If you’ve been following Oakland Cemetery’s activities over the past few years, you’ve probably heard all about the Women’s Comfort Station. In 2019 HOF rehabilitated the small 1908 restroom building, turning it into a revolving exhibit space. In 2020 we received an award from the Georgia Trust for Historic Preservation for our efforts. The Georgia Trust for Historic Preservation is a non-profit organization established in 1973 for the purpose of promoting and supporting preservation efforts throughout the state. Although they’re headquartered in Rhodes Hall in downtown Atlanta, their influence reaches all corners of Georgia through programs like their Revolving Fund, which assists with the purchase and rehabilitation of historic homes, and Places in Peril, an annual list of important but endangered sites worthy of attention.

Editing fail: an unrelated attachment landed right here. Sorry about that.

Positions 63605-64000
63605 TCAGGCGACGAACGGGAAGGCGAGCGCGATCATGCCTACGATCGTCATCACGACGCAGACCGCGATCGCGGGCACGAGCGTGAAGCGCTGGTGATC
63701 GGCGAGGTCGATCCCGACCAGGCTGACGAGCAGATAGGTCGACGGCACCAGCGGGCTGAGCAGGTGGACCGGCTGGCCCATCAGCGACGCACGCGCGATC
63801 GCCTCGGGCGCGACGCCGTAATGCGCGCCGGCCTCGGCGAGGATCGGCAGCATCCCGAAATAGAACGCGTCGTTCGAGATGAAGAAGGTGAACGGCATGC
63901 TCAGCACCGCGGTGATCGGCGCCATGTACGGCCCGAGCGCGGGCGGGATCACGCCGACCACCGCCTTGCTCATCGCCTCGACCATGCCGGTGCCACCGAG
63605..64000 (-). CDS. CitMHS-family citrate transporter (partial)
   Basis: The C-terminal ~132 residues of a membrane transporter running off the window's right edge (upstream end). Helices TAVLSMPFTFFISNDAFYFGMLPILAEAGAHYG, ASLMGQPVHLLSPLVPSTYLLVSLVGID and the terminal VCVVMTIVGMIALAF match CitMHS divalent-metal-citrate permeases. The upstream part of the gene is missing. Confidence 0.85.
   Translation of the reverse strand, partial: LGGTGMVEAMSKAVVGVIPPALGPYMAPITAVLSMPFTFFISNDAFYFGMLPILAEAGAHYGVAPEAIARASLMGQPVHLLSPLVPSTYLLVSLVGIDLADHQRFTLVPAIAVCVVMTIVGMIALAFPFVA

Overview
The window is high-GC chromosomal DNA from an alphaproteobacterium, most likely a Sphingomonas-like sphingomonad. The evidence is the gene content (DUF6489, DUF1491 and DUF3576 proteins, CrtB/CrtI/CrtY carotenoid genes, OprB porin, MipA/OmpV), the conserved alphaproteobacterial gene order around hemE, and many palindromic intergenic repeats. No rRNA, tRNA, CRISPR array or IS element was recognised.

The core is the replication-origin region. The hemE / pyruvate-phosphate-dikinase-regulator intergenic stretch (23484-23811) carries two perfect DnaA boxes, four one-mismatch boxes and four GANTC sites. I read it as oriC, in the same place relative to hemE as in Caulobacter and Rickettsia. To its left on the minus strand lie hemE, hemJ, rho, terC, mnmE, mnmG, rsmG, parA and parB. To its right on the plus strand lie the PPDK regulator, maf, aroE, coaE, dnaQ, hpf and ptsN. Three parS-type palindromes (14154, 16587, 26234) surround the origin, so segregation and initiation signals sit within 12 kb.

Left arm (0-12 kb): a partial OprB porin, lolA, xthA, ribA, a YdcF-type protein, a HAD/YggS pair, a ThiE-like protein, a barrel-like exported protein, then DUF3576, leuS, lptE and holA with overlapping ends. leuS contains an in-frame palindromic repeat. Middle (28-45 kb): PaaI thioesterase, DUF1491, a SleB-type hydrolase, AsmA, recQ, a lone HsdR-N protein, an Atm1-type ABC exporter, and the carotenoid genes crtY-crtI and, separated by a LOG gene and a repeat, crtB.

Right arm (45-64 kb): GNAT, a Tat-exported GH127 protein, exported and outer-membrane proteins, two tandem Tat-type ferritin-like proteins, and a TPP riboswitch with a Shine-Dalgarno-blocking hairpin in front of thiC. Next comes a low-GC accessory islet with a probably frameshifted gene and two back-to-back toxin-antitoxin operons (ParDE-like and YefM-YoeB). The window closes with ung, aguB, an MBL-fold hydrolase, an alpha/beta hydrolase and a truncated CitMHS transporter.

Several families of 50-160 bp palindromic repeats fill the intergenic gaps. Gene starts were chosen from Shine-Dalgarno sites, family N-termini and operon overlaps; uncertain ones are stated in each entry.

For more than 40 years the Trust has presented awards that recognize projects that contribute to Georgia history while adhering faithfully to the Secretary of the Interior’s Standards for preservation, restoration, or in our case, rehabilitation. Although these terms are sometimes used by the general public interchangeably, they have differing definitions according to the Secretary of the Interior. I could write an entire blog on this topic, but here’s the difference in brief: To preserve a historic property means to stabilize and maintain it without replacement of key features or drastic changes to its use, and to restore means to return a building to a specific time period, so removal and replacement of features to accomplish this goal are more acceptable. Rehabilitation is the standard with the most “wiggle room,” allowing for alterations and upgrades that will make the building suitable for a new use. The Women’s Comfort Station project combined elements of all three standards but ultimately fell under the rehabilitation category due to the significant changes we made in order to allow for the building’s new use as an exhibit space.